While you were still working, you could shrug off holiday splurges because you knew you could work overtime or side gigs after the new year to pay off the bills when they hit your credit cards. Now that you are on a fixed income, spending with abandon toward the end of the year could mean a few lean months during the second part of winter.
You do not want to choose between buying your medication or paying a credit card. Here are tips on how not to go broke during the holidays if you’re retired:
Set a Budget Without Feeling Like Scrooge
Money can slip through your fingers during the last couple months of the year. We feel happy and generous, wanting to have a few magical weeks in which we need not think about money. It's hard to remember where all the money went, when you face the credit card bills in January’s cold light.
The good news is that you can have fun and be generous with your loved ones, without dire financial consequences – as long as you set a holiday budget and stick to it. Dave Ramsey suggests a zero-based budget. Here’s how that concept works. Let’s say that your income in retirement is $2,500. Whatever you use for bills, investing, saving, donating, and spending should total $2,500. It is best to use a zero-based budget throughout the year to live within your means, not just during the holidays.
It is easy to overspend when retired, because you have more free time on your hands. When you do all the things you did not have time to do when working and raising your family, the costs can add up pretty quickly. Traveling, eating out in restaurants, going to concerts and plays and visiting family can come with a hefty price tag. Keep your finger on the pulse of your spending. Allocate a budget line for gifts, holiday entertaining, travel and special events.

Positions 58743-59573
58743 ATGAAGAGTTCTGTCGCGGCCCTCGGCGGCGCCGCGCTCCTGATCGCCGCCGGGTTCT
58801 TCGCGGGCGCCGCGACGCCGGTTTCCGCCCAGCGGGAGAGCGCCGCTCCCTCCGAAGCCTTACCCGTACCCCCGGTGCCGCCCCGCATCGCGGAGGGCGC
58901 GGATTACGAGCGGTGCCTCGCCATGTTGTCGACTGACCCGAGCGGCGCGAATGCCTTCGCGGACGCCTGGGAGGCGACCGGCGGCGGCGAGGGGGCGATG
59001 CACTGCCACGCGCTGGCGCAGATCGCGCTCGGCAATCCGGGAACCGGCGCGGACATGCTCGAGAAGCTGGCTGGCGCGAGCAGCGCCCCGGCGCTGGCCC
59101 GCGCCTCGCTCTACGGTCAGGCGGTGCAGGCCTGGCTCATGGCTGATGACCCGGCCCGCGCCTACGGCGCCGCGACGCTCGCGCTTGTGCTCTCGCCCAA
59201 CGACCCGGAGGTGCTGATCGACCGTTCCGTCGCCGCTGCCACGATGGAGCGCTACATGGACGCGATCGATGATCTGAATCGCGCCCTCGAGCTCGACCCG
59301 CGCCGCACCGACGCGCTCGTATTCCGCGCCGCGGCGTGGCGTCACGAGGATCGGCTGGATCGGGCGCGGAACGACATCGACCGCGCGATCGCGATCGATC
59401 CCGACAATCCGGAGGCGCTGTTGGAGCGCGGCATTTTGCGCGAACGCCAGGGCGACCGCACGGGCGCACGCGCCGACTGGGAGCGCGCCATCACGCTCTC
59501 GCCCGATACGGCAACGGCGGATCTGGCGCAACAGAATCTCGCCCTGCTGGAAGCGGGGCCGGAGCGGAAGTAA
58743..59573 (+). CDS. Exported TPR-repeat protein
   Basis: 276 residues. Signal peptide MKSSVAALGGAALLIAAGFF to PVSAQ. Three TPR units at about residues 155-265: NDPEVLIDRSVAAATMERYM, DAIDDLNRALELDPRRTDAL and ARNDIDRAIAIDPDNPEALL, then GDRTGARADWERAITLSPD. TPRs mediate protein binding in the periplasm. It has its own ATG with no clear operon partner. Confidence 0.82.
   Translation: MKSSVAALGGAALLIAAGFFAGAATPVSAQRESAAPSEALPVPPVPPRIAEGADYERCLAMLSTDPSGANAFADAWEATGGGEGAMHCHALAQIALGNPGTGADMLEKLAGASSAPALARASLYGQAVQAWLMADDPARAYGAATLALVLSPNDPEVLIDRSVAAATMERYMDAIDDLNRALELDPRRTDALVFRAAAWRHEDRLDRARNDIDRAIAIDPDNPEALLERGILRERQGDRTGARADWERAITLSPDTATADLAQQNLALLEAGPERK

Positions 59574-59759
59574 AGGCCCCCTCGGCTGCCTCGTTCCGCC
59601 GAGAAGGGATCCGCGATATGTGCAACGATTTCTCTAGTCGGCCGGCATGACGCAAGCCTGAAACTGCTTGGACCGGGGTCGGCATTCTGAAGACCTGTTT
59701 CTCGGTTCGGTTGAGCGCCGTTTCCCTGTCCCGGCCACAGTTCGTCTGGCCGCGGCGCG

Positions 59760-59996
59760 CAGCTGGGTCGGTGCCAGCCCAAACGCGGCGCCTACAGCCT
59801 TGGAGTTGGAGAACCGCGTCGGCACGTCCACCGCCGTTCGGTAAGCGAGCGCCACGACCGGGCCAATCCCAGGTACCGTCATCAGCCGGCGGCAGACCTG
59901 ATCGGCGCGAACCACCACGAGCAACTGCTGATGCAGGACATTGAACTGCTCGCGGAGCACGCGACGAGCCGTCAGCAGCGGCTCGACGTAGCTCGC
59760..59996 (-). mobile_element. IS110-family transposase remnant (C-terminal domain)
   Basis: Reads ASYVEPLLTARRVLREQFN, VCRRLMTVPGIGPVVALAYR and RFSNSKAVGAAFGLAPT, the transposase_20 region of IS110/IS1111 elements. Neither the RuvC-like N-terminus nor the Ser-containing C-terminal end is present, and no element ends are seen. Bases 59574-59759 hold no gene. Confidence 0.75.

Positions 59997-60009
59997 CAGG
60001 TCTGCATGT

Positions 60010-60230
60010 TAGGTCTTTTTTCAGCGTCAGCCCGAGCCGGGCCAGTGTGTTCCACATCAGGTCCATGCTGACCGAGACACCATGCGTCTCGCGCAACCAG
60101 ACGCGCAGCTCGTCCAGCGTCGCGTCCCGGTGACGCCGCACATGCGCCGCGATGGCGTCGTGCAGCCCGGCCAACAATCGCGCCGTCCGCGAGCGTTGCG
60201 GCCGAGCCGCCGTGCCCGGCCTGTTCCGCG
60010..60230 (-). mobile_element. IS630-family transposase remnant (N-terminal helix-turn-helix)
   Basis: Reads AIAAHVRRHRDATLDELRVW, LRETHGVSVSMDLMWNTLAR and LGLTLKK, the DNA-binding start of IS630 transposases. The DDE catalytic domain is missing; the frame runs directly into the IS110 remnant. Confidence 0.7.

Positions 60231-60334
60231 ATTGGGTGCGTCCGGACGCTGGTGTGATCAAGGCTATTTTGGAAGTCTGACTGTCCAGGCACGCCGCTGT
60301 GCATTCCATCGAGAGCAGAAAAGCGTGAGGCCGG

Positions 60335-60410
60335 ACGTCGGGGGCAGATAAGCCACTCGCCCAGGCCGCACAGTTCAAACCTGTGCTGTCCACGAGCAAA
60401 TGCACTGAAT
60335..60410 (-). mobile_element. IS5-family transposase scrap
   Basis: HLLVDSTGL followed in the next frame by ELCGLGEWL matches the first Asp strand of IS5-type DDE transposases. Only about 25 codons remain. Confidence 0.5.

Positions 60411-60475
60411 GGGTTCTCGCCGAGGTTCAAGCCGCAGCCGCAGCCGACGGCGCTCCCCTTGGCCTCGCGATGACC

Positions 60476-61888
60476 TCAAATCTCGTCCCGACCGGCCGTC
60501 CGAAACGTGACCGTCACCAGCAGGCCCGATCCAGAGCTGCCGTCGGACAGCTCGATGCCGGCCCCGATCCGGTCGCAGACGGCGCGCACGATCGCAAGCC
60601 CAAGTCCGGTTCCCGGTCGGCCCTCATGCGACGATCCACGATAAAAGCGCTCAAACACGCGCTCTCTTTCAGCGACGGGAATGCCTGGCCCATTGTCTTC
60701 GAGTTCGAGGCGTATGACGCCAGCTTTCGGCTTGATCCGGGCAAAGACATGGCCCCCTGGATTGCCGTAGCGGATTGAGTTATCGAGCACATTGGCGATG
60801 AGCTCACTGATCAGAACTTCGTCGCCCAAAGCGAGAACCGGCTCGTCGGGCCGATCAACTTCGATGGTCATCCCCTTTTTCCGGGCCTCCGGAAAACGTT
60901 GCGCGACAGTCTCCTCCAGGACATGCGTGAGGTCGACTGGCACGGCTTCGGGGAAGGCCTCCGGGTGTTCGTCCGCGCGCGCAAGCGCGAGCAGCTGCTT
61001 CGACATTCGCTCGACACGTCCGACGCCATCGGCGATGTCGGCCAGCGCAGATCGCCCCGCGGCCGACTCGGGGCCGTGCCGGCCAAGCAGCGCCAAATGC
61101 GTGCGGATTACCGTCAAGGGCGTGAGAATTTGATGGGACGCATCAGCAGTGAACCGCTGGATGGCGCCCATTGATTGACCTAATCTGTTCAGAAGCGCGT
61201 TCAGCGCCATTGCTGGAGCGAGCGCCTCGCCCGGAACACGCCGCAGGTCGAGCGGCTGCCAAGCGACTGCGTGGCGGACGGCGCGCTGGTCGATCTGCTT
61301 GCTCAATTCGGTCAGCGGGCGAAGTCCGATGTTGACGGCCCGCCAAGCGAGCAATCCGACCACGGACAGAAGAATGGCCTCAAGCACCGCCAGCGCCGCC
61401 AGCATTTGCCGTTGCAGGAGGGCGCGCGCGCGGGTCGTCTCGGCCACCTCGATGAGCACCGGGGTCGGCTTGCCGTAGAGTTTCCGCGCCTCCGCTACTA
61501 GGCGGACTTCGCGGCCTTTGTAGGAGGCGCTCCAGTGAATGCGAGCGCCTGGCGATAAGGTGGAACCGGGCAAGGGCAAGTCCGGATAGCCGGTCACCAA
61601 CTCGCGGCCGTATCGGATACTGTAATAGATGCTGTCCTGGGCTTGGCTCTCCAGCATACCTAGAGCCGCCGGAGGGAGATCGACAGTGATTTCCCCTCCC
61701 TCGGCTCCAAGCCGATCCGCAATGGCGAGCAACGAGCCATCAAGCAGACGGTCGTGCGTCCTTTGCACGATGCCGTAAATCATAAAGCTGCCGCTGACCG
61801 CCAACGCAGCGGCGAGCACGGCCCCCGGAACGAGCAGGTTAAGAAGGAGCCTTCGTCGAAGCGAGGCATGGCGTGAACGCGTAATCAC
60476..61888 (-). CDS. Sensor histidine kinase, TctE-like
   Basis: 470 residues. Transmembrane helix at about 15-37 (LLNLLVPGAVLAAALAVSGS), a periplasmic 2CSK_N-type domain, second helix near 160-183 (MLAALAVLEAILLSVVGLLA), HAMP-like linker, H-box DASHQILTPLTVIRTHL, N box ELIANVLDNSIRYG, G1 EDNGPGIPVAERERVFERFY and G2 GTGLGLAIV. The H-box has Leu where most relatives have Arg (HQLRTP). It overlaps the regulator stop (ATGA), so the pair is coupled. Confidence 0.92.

An Ounce of Prevention
Do not put off maintaining your car and major appliances throughout the year. Murphy’s Law can kick in, and your water heater can fail when you have a house full of guests for the weekend. Emergency repairs during the holidays can cost double or even triple the standard rate. To avoid this budget buster, do not procrastinate on routine maintenance and minor repairs.
Tis the Season for Crime
Scam artists and common criminals take no holiday. They are more active around the holidays. They know people will likely carry cash and credit cards, and to be less vigilant than usual because they are having fun with friends and family.
From purse snatchers to people who attach electronic devices to ATMs to steal your credit card account number and password, you must remain on guard to protect yourself from becoming a victim. Nothing is like a crime to ruin your holiday spirit.
Your local elder law attorney can explain ways to keep yourself safe from financial criminals and tell you how your state’s regulations differ from the general law covered in this article.
Dave Ramsey. “How to Set Up Your Christmas Budget.” (accessed October 19, 2018) https://www.daveramsey.com/blog/create-a-christmas-budget
Australian Securities & Investments Commission. “12 money tips for Christmas.” (accessed October 19, 2018) https://www.moneysmart.gov.au/tools-and-resources/news/12-money-tips-for-christmas